Welcome words in Centralia, Pennsylvania. All photos by Luke Kingma.
If you’re honest with yourself, you’d admit that you fantasize about post-apocalyptic life at least two to three times per day. Your daydreams undoubtedly cast our world as a spectre of the past, with humanity on the verge of extinction and the nation’s infrastructure ravaged and useless. The few who remain, hardened and jaded by life without meaning, violently guard whatever stock of supplies they’ve managed to keep hidden from enemies.
These days seem eons away, however; something we’ll never have to worry about. But what if I told you that the world you were picturing is just 3 hours from New York City, hidden away behind a 2×6 inch wooden sign? Welcome to Centralia, Pennsylvania. Welcome to Hell.
Deep within the all but forgotten coal regions of eastern Pennsylvania and buried from the modern world lies a small, abandoned coal town decades beyond hope. The story goes that a coal miner accidentally started a small fire one autumn night near the mine he spent the greater part of his life inside.
Under normal circumstances, a fire this tiny wouldn’t be a problem. A fire started in a town made entirely of a substance people burn to keep themselves warm, however, is the recipe for catastrophe. The flames spread through the rich pockets of anthracite in an impossibly short amount of time, leaving an unstoppable underground coal fire in its wake. That was 49 years ago. The fire has not slowed since.
The desolate, smoking landscape of Centralia
The effects were devastating. As the burning coal heated, trapped smoke from the fire was forced through the soil and into the town, killing all plant life above the mine. Over time, the air became more and more unhealthy to breathe, forcing most of the town’s residents to abandon their lives in the once sleepy town. Once a town of two thousand, Centralia lives today as a burning wasteland with fewer than ten full-time residents. Smoke continues to bellow up eerily from the ground, which remains hot to the touch, even in the dead of winter. Sounds like a place you wouldn’t want to spend a whole lot of time, but trust me: this place is well worth the trek.
The tiny sign pointing the way to Centralia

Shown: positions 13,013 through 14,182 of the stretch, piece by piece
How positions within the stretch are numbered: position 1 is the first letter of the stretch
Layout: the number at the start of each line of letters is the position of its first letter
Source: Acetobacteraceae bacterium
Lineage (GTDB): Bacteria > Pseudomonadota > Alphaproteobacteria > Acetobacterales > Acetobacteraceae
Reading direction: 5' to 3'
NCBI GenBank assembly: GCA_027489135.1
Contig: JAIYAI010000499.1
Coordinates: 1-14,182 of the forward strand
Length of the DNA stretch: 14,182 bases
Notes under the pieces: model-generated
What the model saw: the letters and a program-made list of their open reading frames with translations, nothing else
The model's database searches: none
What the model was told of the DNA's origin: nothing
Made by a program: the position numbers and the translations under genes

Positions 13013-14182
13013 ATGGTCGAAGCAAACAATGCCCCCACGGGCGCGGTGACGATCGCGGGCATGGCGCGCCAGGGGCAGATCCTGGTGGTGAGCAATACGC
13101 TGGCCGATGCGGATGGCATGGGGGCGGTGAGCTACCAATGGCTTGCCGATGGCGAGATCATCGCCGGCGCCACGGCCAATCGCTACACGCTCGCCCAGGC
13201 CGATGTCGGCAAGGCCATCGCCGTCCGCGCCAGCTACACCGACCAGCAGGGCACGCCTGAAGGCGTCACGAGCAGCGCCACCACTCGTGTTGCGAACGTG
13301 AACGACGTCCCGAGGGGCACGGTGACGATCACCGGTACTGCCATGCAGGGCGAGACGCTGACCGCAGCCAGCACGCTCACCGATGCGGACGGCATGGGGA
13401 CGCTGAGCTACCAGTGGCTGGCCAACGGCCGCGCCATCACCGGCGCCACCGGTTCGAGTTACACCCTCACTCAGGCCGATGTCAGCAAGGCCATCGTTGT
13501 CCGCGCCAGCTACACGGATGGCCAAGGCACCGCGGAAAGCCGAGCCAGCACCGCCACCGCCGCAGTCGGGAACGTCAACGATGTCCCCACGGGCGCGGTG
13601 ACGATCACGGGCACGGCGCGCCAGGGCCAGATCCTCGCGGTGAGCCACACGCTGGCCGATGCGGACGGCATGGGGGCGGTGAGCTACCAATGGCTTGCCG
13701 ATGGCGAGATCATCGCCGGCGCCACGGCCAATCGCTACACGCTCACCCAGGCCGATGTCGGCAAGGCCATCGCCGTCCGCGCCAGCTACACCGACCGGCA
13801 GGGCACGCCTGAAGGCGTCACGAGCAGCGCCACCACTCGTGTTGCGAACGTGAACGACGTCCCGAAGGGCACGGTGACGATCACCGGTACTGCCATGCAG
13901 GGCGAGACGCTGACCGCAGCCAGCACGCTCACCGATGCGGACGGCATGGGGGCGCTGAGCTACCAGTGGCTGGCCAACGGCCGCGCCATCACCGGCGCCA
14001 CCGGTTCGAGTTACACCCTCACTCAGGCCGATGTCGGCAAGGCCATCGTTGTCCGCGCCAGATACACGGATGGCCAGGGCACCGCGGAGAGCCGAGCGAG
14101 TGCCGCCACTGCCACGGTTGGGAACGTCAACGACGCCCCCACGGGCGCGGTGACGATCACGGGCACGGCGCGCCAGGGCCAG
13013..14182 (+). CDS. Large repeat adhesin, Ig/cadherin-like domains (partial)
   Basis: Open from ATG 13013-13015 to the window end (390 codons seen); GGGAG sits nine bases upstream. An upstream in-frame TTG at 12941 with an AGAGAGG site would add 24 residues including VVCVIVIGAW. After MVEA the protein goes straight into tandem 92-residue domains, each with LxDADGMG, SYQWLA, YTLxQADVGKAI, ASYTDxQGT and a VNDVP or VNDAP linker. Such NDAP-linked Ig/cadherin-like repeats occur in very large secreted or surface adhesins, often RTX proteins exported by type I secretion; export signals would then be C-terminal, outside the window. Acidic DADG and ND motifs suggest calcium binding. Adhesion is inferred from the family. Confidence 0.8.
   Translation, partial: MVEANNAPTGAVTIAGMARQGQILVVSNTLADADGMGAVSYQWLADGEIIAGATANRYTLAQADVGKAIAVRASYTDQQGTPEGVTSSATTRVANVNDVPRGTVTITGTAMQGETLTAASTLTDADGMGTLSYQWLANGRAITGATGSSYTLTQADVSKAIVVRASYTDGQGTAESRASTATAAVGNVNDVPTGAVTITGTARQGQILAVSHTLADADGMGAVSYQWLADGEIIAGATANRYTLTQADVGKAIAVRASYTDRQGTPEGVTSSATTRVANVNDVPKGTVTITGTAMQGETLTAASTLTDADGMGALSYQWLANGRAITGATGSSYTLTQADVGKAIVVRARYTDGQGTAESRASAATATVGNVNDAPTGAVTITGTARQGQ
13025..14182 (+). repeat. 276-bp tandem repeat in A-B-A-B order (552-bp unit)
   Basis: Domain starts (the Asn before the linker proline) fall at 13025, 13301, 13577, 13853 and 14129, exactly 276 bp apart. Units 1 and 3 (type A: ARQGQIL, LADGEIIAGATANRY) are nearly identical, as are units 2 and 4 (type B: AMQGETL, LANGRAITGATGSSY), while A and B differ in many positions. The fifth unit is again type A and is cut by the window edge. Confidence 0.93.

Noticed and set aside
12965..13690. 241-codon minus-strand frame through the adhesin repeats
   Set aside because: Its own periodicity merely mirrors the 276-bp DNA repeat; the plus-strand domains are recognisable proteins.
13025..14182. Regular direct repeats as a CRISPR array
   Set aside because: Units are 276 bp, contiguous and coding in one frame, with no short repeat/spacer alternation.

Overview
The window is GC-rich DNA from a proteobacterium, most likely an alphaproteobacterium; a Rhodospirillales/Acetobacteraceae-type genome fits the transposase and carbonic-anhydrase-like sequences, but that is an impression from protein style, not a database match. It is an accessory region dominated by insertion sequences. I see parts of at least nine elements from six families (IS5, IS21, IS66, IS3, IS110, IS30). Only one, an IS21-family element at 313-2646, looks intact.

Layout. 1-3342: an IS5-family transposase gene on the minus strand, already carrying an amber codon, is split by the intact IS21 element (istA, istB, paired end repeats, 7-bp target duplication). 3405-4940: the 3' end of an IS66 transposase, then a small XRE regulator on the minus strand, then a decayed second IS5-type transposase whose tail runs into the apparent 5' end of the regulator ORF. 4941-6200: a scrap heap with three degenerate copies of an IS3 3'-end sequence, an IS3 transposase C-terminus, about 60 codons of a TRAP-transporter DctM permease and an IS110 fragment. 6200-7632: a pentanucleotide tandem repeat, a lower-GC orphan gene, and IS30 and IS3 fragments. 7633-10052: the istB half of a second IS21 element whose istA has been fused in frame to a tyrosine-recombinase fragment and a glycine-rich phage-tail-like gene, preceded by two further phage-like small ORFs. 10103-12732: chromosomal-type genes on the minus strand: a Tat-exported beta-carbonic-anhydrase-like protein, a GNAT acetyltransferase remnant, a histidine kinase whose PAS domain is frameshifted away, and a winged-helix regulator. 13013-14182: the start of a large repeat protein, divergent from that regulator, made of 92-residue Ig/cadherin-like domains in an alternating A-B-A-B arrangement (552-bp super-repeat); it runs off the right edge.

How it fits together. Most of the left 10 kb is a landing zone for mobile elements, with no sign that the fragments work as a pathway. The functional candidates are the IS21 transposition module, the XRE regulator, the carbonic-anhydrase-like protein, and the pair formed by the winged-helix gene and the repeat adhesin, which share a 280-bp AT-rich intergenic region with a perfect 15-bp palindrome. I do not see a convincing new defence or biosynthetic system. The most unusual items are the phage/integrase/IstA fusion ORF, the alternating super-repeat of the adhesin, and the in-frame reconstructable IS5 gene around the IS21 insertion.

Seated just outside the tiny, relatively quaint coal town of Ashland, PA, Centralia is very easy to miss if you don’t know what to look for. A tiny piece of wood painted with the word “fire” is the only signage you’ll find to help point the way to the devastation. Once found, you’ll typically have the entire place to yourself to explore.
It wasn’t just the town that was affected, however. An entire stretch of Pennsylvania’s Route 61 had to be rerouted around the fire, which was quickly heating and cracking the pavement of the road directly above the mines. The affected stretch of 61 was abandoned as well, left to simmer and decay over the eternal flames.
Close-up of a smoking old route 61
The stretch is nearly a mile long and is covered in thick overgrowth and a ton of amateur graffiti, with great emphasis on the word amateur. If you get a chance, walk the route and take in the messages on the road. You’ll find more spelling and grammatical errors than a ‘parents day’ bulletin board at a pre-school, perhaps a testament to the quality of education in the coal regions of eastern PA (kidding, of course).
Spelling and grammatical errors abound
Whether Centralia is a glimpse into a post-apocalyptic future or not, the town is an incredibly interesting place to walk through. Unfortunately, the state’s trying as hard as it can to remove the few residents who refuse to leave their homes. If they succeed, the town may be closed to the public forever. Until then, Centralia is an undeniably unique window into the past, and the future. Oh, and one more thing:
Sorry, Paul. We didn’t want you to find out this way, but we thought you should know. Someone’s not a fan.
Get in touch with the author @lukekingma.